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Leonardo Boff

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May 15, 1991 | From Times Staff and Wire Reports
The Vatican has forced Brazil's most prominent "liberation theologist" to step down as editor of a liberal Roman Catholic publication, his associates said. Father Leonardo Boff also was pressured by the Vatican to stop teaching theology at an institute in Petropolis, a mountain town near Rio de Janeiro, and to refrain from calls for greater democracy in the church, said Boff's brother, Waldimar, who is also a Franciscan friar.
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WORLD
July 23, 2013 | By Vincent Bevins
RIO DE JANEIRO -- By all accounts, Pope Francis has already won over many hearts in Brazil with his simplicity and message of caring for the poor. But as he travels the country on his first overseas trip as pontiff, he will be speaking to a group of young Catholics who hold far more liberal views than the church hierarchy on a number of issues, including female priests,  homosexuality and abortion. After arriving in Rio to enormous crowds on Monday, the pope spent Tuesday resting and having private meetings at the Sumare residence where Pope John Paul stayed in 1980 and 1997.
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WORLD
July 23, 2013 | By Vincent Bevins
RIO DE JANEIRO -- By all accounts, Pope Francis has already won over many hearts in Brazil with his simplicity and message of caring for the poor. But as he travels the country on his first overseas trip as pontiff, he will be speaking to a group of young Catholics who hold far more liberal views than the church hierarchy on a number of issues, including female priests,  homosexuality and abortion. After arriving in Rio to enormous crowds on Monday, the pope spent Tuesday resting and having private meetings at the Sumare residence where Pope John Paul stayed in 1980 and 1997.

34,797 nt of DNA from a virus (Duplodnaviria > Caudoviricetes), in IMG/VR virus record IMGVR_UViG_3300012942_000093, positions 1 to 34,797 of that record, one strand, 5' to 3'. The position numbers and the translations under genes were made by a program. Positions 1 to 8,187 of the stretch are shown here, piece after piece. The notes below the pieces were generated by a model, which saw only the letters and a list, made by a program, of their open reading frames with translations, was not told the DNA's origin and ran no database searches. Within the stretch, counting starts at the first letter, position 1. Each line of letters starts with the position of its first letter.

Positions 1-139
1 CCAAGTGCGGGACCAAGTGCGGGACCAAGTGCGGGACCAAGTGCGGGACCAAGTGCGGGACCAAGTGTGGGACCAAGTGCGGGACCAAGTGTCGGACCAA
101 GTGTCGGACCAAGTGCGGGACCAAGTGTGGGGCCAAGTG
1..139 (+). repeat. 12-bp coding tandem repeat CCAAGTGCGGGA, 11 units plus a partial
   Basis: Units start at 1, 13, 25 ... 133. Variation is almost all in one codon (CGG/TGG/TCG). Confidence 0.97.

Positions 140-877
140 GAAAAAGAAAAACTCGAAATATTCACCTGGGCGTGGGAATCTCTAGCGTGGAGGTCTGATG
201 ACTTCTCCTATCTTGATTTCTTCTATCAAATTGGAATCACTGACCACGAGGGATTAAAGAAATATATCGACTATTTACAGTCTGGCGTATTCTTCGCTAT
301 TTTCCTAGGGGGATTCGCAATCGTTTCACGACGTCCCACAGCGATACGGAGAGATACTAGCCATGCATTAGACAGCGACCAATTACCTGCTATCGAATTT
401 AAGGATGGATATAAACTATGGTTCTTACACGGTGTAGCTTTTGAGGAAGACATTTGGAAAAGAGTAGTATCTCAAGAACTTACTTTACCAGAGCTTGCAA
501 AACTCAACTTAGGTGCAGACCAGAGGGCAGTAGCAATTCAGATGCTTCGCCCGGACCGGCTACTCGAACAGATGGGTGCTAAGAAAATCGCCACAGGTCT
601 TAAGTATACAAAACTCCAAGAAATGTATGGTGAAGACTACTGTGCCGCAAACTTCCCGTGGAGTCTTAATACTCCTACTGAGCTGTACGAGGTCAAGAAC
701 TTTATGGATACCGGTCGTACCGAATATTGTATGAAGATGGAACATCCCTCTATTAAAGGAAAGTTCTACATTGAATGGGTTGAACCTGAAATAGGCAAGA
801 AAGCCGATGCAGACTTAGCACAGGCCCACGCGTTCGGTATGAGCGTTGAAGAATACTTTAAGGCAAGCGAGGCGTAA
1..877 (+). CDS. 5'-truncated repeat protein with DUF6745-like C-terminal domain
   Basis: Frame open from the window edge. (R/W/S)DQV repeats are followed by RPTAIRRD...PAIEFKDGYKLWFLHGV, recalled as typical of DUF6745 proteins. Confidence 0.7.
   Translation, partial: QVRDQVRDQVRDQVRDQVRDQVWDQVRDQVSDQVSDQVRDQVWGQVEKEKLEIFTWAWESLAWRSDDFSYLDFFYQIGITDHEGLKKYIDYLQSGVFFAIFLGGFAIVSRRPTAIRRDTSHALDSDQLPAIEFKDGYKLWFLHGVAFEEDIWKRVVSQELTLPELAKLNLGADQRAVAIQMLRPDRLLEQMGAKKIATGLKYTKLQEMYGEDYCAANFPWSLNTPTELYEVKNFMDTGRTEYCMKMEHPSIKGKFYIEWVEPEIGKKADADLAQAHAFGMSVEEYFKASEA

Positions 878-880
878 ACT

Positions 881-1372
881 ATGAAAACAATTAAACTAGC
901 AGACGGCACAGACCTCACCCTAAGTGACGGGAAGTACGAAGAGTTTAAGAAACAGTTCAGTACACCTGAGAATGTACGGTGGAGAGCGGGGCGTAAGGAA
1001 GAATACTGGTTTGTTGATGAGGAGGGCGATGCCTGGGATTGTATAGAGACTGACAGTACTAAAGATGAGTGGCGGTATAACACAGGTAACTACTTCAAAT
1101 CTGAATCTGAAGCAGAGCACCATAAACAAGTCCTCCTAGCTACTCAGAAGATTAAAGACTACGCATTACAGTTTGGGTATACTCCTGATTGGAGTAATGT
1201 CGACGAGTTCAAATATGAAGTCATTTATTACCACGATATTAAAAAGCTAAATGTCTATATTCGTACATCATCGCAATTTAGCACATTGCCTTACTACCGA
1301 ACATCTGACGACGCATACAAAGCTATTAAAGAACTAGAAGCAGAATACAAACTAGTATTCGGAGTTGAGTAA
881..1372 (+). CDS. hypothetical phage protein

NEWS
May 15, 1991 | From Times Staff and Wire Reports
The Vatican has forced Brazil's most prominent "liberation theologist" to step down as editor of a liberal Roman Catholic publication, his associates said. Father Leonardo Boff also was pressured by the Vatican to stop teaching theology at an institute in Petropolis, a mountain town near Rio de Janeiro, and to refrain from calls for greater democracy in the church, said Boff's brother, Waldimar, who is also a Franciscan friar.
CALIFORNIA | LOCAL
May 18, 1985 | JUAN de ONIS, Times Staff Writer
Pope John Paul II's crackdown on the progressive clergy in Brazil, symbolized by the silencing of theologian Leonardo Boff, has sharpened divisions in the leadership here of the Roman Catholic Church, the world's third largest.
NEWS
March 22, 1985
A Brazilian Franciscan priest, Father Leonardo Boff, said he will "listen and follow" Roman Catholic Church recommendations but "will not be interrupted" by Vatican findings that his teachings on liberation theology are "indefensible" and "dangerous." Boff was responding to Vatican criticism of his 1981 book, "Church: Charisma and Power," which accused the church of elitism and failing to take an active stand on human rights and politically sensitive issues.
NEWS